today is the first full day without little michael… throughout my own sadness and sense of loss i wondered how anna is doing; if she got up this morning and smiled at her new friend. if her day became just a little brighter… as bright as the rare proclamation of sun that shone on this northwest day.
and i knew that if i am going to work at healing and preventing relapses, i need to keep occupied, i need to be outside- in that sun.
so i did take up the opportunity to accept the invitation to go to the river. it’s been a number of years since i’ve been to the river (and even longer since i swam). a huge factor in me not going is indeed, fear. as much as i love water (and being in it) i hate people looking at me. i hate the way clothes stick to your body when you get out of the water, and people can see the outlines of what you look like. it’s too close to being nude to me. i don’t even like taking off my shoes, since i hate my feet. and then you have to roll up your trousers, and people can see your legs. i just don’t like people seeing any part of me, if i can help it.
i actually don’t get hot very often, living in this part of the country. being from new york (and having been to the south), the northwest just does not get hot. warm, yes. hot, no. not the kind of hot where, after you’ve taken a shower, you go outside and have to take another one. there’s no scorching heat mixed with 95% humidity. so yes, i still wear a sweater in this ‘summer’ climate, when most people are walking around in shorts complaining about the heat. you can attribute part of this to how i feel about my body. i would not deny that i have conditioned myself to live in the summer heat, covered up. the thing is though, i have always been ‘cold blooded’ for as long as i can remember.
when we got to the river site (i went with two others), there were many opportunities for me to have a relapse. the cliffs were steep and i must admit i thought about what it would be like to jump. i thought about what it would be like to be hit by a car at that moment. i’ve been hit by a car plenty of times in my life, but interestingly, never during a relapse.
i walked passed an opossum who was hit by a car (or few). her jaw was pulled back by the impact of the hit(s), and you saw the teeth and muscle. the eyes were concealed. there were a few flies fluttering about, happy to have some sort of work to do for the day. i stopped and said a few words for the opossum, then walked towards the river.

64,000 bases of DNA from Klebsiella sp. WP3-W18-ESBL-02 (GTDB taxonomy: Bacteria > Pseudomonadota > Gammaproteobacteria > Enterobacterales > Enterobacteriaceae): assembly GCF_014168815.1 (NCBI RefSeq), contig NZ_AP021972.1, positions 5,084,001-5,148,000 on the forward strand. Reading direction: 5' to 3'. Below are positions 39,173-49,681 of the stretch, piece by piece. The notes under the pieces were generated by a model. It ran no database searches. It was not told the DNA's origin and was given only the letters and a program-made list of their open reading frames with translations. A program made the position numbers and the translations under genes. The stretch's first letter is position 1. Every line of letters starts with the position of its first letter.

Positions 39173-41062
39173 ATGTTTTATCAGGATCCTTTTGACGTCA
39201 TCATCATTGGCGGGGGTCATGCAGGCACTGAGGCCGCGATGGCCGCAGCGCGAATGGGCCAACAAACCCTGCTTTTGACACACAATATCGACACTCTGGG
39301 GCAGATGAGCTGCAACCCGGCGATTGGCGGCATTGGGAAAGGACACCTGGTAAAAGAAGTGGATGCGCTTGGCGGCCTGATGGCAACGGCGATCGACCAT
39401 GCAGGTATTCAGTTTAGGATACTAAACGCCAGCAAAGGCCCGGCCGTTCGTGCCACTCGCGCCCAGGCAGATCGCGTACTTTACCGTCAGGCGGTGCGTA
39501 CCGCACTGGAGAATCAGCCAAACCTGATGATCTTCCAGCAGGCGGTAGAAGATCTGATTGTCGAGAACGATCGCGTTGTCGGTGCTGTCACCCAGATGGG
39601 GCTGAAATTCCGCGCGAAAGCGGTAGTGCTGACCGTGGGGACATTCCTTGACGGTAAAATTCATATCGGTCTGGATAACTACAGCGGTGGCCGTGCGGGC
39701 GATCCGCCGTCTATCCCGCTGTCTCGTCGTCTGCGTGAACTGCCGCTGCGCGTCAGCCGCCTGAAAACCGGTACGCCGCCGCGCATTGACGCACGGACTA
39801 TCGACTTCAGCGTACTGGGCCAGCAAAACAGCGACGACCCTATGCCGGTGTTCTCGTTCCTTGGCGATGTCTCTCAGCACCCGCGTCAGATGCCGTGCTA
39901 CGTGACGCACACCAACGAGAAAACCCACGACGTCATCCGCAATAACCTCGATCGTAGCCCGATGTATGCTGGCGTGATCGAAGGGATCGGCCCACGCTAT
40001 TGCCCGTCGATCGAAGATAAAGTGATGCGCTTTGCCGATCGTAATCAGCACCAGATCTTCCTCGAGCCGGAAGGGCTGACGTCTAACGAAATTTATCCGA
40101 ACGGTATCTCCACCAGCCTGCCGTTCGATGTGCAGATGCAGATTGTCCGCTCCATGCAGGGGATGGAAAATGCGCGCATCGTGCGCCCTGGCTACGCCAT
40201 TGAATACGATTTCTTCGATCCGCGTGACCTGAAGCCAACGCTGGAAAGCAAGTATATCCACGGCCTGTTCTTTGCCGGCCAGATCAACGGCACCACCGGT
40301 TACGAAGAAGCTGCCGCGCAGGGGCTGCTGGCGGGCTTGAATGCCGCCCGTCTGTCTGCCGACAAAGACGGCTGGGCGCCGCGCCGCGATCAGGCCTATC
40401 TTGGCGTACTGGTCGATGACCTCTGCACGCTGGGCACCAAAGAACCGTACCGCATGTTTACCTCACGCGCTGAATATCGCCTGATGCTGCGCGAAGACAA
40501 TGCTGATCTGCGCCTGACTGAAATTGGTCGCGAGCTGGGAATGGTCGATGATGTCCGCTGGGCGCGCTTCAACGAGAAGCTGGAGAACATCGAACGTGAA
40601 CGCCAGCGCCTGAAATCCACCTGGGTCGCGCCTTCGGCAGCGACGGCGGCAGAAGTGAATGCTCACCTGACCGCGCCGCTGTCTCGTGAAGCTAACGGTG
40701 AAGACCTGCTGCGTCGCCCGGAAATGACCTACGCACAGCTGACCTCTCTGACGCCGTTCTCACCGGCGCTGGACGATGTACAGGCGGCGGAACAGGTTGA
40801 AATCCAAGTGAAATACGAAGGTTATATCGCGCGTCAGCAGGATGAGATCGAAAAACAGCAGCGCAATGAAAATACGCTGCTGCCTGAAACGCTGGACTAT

the river was already filled with people by the time we got there. children were playing; one girl in particular was captivated by the “live fish” she saw. she kept exclaiming how there was a live fish in the river. she continually tried to capture the moment by surrounding the fish with what looked like a small float. families floated by on air-filled rafts and tubes, lazily pushing themselves with paddles.
despite my self-conscious fear of going in the river, i decided to roll up my trousers, take off my boots and walk in. ‘how many opportunities do you get to go to the river?’ i asked myself. i took those initial steps in the freezing water, allowed the time in the water to acclimate to my own body temperature, and i watched the sand and small branches travel between my toes. i sat on a rock, read a book and watched the sun beam down on us all. i went back and forth between resting on a blanket on the sand, and returning to the water.
needless to say, it was something i needed. to be in the sun is good, since exposure to it increases levels of vitamin d. and an increase in vitamin d may mean less of the relapses.
upon our return to the ‘city’ we listened to songs on the radio. i don’t listen to the radio so i’m never aware of any latest trends or artists. what i did hear, indeed made me very sad. stylistically, everything was uniform. i suppose you could say this was the case with the influx of the beatles’ influence, or with disco. however, i would dis-agree with you… because all of the artists were indistinguishable. everyone lacked character, because their voices were shrouded in autotune. EVERY SINGLE SONG we heard was produced with autotune. there were many songs played, and yet the artists’ names or the songs were not announced. i suspect since the same 12 songs are played, there is no need to back announce. but for someone who is not familiar with this culture of music, it would be nice to know how these artists distinguish themselves from one another.